Child care provides an optimal environment to influence young children's relationship with nutritious food and physical activity. More than two-thirds of children between 3 and 5 years of age attend some form of child care each week. The purpose of this study was to obtain in-depth information through focus group discussions to understand child care centers' directors, teachers and staff perceived challenges and barriers to providing healthy lifestyle opportunities to preschool children in their care.
Study Design, Setting, Participants, Intervention
A list of licensed center-based programs in Denton County (TX) was generated from the Texas Department of Family Services website (n=234) and each center mailed a recruitment flyer. Resulting audio-taped sessions were transcribed verbatim.
Outcome Measures and Analysis
Five focus groups, lasting approximately 50 minutes each, were conducted with 46 Denton County (TX) child care providers (teachers, directors, cooks, and owners). The resulting transcripts were read, data unitized, coded and compared, thematically categorized and interpreted using a grounded approach.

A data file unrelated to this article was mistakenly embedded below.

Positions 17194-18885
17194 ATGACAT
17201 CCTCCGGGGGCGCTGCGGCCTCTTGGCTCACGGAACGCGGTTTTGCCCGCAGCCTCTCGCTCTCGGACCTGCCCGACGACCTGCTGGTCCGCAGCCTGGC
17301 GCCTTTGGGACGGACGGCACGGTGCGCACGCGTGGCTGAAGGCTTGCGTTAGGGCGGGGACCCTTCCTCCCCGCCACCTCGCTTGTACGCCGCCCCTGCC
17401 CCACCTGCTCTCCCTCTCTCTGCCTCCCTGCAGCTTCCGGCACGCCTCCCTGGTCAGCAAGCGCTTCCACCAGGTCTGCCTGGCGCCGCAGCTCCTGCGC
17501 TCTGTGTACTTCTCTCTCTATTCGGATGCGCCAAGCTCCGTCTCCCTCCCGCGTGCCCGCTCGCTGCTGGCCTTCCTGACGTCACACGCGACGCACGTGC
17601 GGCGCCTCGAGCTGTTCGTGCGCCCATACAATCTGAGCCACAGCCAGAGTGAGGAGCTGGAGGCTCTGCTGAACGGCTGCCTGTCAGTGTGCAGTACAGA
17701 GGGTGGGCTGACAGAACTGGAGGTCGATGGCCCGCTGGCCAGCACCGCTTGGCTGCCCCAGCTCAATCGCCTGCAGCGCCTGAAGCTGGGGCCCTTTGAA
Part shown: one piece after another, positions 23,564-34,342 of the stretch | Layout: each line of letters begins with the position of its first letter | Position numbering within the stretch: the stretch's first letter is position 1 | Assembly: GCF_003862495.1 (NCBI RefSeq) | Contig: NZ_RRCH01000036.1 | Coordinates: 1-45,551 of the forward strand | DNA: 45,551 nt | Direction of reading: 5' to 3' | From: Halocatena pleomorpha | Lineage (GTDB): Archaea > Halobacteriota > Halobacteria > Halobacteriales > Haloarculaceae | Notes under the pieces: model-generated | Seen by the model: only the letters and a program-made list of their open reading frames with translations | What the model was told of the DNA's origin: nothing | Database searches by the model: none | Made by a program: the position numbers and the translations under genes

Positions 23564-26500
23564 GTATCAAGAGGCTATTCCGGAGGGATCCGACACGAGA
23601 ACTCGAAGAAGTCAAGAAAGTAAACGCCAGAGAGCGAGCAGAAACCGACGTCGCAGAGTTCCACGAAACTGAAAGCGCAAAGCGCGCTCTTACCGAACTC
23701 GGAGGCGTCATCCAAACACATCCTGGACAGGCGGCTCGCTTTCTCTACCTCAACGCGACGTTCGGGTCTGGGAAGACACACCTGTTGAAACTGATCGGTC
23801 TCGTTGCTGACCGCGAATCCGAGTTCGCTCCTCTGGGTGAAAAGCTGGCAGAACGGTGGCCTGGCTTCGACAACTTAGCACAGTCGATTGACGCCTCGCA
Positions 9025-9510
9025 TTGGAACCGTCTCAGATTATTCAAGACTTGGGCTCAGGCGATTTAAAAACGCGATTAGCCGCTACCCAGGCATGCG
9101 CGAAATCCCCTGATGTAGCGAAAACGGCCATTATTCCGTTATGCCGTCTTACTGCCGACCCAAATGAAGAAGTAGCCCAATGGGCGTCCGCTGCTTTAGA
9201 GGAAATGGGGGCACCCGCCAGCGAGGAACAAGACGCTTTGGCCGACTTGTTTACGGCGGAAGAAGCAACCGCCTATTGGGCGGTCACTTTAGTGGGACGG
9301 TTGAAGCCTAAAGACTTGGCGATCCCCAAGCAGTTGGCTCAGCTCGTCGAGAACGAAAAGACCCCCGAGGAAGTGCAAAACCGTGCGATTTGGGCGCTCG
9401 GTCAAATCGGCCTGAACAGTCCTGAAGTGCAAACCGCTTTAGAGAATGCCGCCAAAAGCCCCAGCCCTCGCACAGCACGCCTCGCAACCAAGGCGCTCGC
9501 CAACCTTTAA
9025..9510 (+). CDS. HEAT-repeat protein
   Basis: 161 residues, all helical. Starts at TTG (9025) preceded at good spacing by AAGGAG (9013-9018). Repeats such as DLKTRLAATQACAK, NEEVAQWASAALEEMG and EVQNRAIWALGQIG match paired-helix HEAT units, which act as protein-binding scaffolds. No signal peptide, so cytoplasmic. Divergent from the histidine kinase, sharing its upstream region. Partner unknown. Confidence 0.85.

Conclusions and Implications
Time, convenience, cost and lack of nutrition knowledge were major underlying themes emerging from these discussions. Findings indicate the lack of affordable, evidence-based nutrition education materials available for child care providers, parents and preschoolers. Additional findings include educating parents and providers on how to prepare budget-friendly nutritious foods for children, as well as easy-to-use methods for getting children to try new foods, was another finding. Study findings will inform future intervention research that promotes the healthy development of young children.
Texas Woman's University
© 2017 Published by Elsevier Inc.